We have already stated that lyrics are not poetry, though we agree with Jimmy Webb when he says, ‘Not all great poetry is lyrical but all great lyrics are poetic . . . Which is to say all great lyrics use the devices of poetry – metaphor, simile, imagery, alliteration and meter, among others’ (1998: 12). And while rhyme is often associated with poetry (though less so these days, where there is more freedom), it is fair to say that rhyme is first and foremost a musical device (and I maintain this even in the face of up-in-arms poets). Musically, it pleasures that basic of senses, the one we first react to as babies, hearing itself. It’s a mnemonic exercise in recognition, combining music with words to delight us, especially in popular songs, ballads and the like. And combined with a distinctive voice, they develop our memories – and rhyming has a huge part to play in this. Poetry attracts the senses through our reading and sometimes through the recitation, but the song lyric is like no other, because in a perfect situation it comes straight to us through the sense of hearing; and what a delight it is to be able to ‘listen’, especially to something that can bring such enormous pleasure, and even more to someone who brings joy in the delivery.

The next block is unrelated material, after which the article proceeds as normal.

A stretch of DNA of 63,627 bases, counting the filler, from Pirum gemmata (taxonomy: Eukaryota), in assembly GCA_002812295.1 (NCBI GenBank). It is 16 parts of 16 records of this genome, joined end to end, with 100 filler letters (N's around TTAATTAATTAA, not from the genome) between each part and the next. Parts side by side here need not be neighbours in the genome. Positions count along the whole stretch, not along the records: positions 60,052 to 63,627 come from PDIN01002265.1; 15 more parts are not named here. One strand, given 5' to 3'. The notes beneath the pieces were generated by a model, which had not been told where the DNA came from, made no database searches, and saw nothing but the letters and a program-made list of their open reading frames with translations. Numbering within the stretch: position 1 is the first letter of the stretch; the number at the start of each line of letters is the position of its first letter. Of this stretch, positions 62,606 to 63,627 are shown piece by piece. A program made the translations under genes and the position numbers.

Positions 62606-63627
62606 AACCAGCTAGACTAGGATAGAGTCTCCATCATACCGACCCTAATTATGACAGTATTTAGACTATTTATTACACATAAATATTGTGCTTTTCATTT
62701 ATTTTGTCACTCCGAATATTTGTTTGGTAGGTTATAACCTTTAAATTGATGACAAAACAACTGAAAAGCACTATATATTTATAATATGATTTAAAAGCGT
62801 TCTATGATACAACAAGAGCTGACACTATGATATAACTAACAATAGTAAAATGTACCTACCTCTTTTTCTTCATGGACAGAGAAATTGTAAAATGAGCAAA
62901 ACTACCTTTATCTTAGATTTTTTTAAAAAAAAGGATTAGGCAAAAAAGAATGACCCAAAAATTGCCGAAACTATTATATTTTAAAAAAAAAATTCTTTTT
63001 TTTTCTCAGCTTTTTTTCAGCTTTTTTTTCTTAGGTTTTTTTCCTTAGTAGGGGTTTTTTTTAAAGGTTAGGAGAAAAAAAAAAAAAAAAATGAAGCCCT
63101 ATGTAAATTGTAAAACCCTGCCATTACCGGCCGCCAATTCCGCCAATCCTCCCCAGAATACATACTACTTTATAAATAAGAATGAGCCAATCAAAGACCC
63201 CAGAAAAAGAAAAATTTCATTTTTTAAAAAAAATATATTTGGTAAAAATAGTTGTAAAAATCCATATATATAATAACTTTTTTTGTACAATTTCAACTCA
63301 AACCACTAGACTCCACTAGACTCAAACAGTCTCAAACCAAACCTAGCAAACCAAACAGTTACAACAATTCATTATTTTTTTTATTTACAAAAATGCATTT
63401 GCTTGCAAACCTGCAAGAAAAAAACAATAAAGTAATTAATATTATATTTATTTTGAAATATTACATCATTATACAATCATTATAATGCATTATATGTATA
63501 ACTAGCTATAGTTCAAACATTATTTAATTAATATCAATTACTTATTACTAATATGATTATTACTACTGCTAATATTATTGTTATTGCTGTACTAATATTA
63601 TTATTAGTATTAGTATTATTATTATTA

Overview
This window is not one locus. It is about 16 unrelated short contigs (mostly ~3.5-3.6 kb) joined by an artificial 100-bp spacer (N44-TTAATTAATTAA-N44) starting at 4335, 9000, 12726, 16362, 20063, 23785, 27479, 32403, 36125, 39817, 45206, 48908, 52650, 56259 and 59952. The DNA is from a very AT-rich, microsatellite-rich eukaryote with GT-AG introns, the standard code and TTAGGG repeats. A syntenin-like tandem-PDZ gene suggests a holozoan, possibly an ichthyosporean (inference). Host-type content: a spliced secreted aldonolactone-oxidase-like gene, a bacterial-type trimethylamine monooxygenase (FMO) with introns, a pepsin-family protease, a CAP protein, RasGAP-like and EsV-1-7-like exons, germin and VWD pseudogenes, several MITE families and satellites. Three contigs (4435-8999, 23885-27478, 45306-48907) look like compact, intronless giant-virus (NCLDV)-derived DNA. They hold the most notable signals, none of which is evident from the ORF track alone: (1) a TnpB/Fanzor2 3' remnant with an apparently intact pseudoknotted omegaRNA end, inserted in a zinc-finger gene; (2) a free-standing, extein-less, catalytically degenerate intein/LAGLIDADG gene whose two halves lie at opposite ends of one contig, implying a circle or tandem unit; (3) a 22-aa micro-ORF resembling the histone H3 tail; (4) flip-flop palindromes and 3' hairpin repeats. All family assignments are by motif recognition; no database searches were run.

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- To rhyme, or not to rhyme: that is the question
- Macmillan Education UK
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- CHAPTER 14